By Richard Lofthouse

As this blog is an entirely new concept, designed to coincide with our freshly redesigned digital presence, this first post feels like a sensible point at which to explain why I’m even blogging at all.

A decade ago, the majority of Oxford Today readers would never had dreamed of enjoying their media – be it the written word, video or audio – via the web. Now, that's all changed. Whether it's via a desktop computer, a tablet or a smartphone, the web has become a first port of call for many of us when it comes to sourcing, consuming and digesting media.

Don't just take my word for it, either: earlier this year, the Economist Group reported that 60 percent of its readers will be reading The Economist digitally, rather than in print, by 2013. That's a staggering shift, and it's why we're boosting our web presence and delivering more of our content online only.

Of course, we’re not ditching print at Oxford Today. Instead, we’ve gone the other way, amplifying what print does best in longer, less frequent, more considered twice-yearly issues, printed on better paper, with enhanced art work and bespoke photography.

In the same manner, we’re amplifying our web presence. We now have a new Digital Editor, in the shape of Dr Jamie Condliffe. A self-confessed 'digital native', he's worked on New Scientist's website and is a Contributing Editor for online-only Gawker Media, perhaps one of the most forward-looking news organizations of the time, run by alumnus Nick Denton (Univ, 1985). As Jamie's only too keen to point out, in this digital world it's possible to react instantly with short, punchy writing, but it's equally possible to find long, nuanced features you'd expect in any great magazine.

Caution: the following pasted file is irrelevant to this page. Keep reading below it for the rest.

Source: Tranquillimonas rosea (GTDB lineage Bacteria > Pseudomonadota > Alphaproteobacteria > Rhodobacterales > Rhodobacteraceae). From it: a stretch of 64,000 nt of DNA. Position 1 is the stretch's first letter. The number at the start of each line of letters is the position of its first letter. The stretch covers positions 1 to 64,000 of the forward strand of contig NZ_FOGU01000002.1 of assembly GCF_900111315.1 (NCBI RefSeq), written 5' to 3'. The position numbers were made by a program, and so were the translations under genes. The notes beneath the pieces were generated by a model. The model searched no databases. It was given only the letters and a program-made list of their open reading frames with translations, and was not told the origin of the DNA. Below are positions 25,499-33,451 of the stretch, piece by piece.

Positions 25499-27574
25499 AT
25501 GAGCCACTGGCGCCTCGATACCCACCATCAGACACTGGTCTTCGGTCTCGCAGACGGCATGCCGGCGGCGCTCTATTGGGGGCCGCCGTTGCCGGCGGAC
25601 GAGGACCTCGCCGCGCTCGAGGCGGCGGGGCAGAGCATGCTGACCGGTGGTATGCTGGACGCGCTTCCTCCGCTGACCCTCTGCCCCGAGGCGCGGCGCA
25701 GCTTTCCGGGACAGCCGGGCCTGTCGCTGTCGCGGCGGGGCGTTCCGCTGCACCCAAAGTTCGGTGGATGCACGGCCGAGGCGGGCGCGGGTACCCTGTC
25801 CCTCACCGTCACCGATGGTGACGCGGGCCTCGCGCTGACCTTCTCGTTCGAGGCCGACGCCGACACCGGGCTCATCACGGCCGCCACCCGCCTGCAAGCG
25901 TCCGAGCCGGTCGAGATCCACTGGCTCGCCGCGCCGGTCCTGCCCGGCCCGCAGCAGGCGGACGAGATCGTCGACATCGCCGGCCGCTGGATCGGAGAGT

And that's the whole point: while digital journalism offers us all a chance to find news and opinion more quickly and easily, it doesn't have to compromise quality or be any less important than print. If anything, it forces writers and editors like us to up our game, because it's easier than ever to be scrutinised, criticised and corrected.

We're going to embrace that. While we want you to be able to pick up Oxford Today on your tablet and lean back with a drink as you flick though our articles, we want you to feel involved, too. Until now, Oxford Today's been firmly rooted in the traditional “lean-back” mode of journalism, where the reader basks in the writer's words and that's that.

From now on, though, we'll be showcasing some great bloggers who you can respond to immediately through comments; we'll be starting conversations through social networks like Facebook and Twitter; and we'll be asking for your input and opinions more than ever. We'll also be ramping up the amount of video and audio content on the site, pointing you towards podcasts, and offering up more beautiful photography. It's going to be a splendidly sensory media experience – just electronic, not physical.

Our focus isn't on faddishness, though; it's on supplying as much interesting, relevant and timely content to you as possible. These days the best way to do that is via the web – and that's why I'm blogging. So keep checking back as often as you like. We hope you enjoy what you find.